Monday, December 8, 2014

Impaired sense of comfort: Pain related to Urinary Tract Infection (UTI)

Nursing Care Plan for Urinary Tract Infection (UTI)

Urinary Tract Infection (UTI) is a state of bacterial infection in the urinary tract. (Enggram, Barbara, 1998)

Signs and Symptoms of Urinary Tract Infection (UTI)

Signs and symptoms of UTI: at the bottom are:
  • Pain is often, and a burning sensation when urinating.
  • Spasame the bladder and suprapubic area.
  • Hematuria.
  • Back pain can occur.
Signs and symptoms of UTI: at the top are:
  • Fever.
  • Chills.
  • Pelvic pain and waist.
  • Pain when urinating.
  • Malaise.
  • Dizziness.
  • Nausea and vomiting.
Impaired sense of comfort: pain related to inflammation and infection of the urethra, bladder and other urinary tract structures.

Expected outcomes:
Pain is reduced / lost during and after urination.


1. Monitor discoloration of urine, urination pattern monitor, input and output every 8 hours and monitor the results of urinalysis reset
Rational: to identify indications of progress or deviations from expected results

2. Make a note of the location, the length of the intensity scale (1-10) pain.
Rational: help evaluate the site of obstruction and cause pain

3. Provide convenient measures, such as massage.
Rational: increase relaxation, decrease muscle tension.

4. Provide perineal care
Rationale: to prevent contamination of the urethra

5. If dipaang catheter, catheter care 2 times per day.
Rational: Catheter provides the bacteria to enter the bladder and urinary tract to ride.

6. Distract the nice things
Rational: relaxation, avoid too feel the pain.

Acute Pain (Headache) related to Hyponatremia

Nursing Care Plan - Acute Pain (Headache) related to Hyponatremia

Hyponatremia is defined as a low sodium concentration in the blood. Too little sodium in the diet alone is very rarely the cause of hyponatremia, although it can promote hyponatremia indirectly and has been associated with Ecstasy-induced hyponatremia. Sodium loss can lead to a state of low blood volume, which serves as a signal for the release of anti-diuretic hormone (ADH).

Signs and symptoms of hyponatremia include nausea and vomiting, headache, short-term memory loss, confusion, lethargy, fatigue, loss of appetite, restlessness, irritability, muscle weakness, spasms or cramps, seizures, and decreased consciousness or coma.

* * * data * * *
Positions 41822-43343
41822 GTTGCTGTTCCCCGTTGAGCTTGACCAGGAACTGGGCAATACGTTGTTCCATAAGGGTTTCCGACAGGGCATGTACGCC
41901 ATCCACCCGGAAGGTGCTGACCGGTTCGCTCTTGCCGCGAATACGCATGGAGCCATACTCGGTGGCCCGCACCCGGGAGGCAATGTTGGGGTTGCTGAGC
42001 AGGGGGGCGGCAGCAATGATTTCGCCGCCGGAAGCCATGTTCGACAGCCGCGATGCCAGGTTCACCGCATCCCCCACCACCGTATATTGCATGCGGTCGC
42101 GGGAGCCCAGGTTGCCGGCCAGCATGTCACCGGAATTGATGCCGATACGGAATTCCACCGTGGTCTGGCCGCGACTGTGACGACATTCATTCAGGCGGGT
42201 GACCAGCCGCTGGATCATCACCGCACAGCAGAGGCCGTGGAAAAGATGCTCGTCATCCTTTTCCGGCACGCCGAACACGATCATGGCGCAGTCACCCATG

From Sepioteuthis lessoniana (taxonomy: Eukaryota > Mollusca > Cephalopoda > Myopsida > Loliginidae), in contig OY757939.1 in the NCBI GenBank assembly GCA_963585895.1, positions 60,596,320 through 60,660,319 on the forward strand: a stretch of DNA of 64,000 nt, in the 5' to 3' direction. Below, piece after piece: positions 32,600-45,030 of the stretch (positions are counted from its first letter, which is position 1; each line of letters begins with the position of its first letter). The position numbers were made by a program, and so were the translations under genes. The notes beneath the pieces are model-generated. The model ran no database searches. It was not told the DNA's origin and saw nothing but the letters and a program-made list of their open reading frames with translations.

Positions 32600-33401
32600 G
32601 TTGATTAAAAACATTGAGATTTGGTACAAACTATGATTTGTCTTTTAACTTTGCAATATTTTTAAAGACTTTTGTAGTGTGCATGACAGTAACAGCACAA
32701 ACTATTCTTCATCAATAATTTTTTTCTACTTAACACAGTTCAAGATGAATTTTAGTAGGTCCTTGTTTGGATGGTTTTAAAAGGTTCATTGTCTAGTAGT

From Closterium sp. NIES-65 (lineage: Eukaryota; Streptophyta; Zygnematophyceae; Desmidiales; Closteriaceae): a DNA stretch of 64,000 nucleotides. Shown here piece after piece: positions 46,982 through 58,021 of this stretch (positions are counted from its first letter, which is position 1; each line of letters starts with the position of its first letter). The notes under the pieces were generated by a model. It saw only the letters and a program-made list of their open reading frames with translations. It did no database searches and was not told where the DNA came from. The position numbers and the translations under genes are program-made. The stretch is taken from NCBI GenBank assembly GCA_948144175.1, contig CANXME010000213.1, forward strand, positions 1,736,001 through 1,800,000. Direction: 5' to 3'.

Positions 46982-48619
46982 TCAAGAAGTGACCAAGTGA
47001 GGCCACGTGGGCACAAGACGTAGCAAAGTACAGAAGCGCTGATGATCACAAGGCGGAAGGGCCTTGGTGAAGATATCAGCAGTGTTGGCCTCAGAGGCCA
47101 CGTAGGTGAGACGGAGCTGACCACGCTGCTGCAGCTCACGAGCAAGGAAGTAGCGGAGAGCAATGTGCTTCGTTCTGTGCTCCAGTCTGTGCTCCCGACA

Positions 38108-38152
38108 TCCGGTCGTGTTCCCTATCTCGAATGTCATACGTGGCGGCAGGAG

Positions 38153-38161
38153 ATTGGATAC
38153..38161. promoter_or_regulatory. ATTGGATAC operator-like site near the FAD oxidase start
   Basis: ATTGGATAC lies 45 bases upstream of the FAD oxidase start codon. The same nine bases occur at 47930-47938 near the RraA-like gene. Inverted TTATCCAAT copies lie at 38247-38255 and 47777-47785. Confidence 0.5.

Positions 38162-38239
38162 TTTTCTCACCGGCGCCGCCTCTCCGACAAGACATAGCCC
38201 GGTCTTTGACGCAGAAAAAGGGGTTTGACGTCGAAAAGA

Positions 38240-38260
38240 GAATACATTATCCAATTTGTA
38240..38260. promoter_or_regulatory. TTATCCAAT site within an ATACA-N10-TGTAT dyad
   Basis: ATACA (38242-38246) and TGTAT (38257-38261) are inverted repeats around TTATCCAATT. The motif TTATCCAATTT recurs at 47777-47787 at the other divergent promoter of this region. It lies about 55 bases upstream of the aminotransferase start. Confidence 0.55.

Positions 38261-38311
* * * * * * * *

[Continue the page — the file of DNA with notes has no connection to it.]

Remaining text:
Acute Pain : the head related to hyponatremia

After the act of nursing, pain is reduced / lost,

Expected outcomes:
  • Looks calm and relaxed.
  • No complaints of pain.
  • Exhibit a pain management.

1. Assess vital signs.
R / To determine the general condition of the patient.

2. Observation of pain, note the location and intensity (scale 0-10). Note the factors that accelerate and signs of nonverbal pain.
R / Assist in determining the need for and effectiveness of pain management programs.

3. Use words that are consistent with the patient's age and developmental level to assess the patient's pain.
R / To facilitate the patient to understand the words of the nurse, and make it easier to collect data from patients.

4. Help the patient to identify the actions meet the needs of a sense of comfort that has been successfully carried out, such as distraction, relaxation or compress warm / cold.
R / success of overcoming the pain that has been done can be applied back to reduce the pain suffered by patients.

5. Provide a comfortable position for the patient.
R / comfortable position can make the patient forget the pain.

6. Help the patient to focus more on activities than pain / discomfort with the transferor through television, radio or visits.
R / giving activity in patients will help the patient to forget the pain.

7. Control of environmental factors that can affect the patient's response to discomfort (eg, room temperature, light and noise).
R / A quiet environment will help the patient to relax.

8. Teach management techniques of relaxation and deep breathing.
R / Increase relaxation, reduce muscle tension.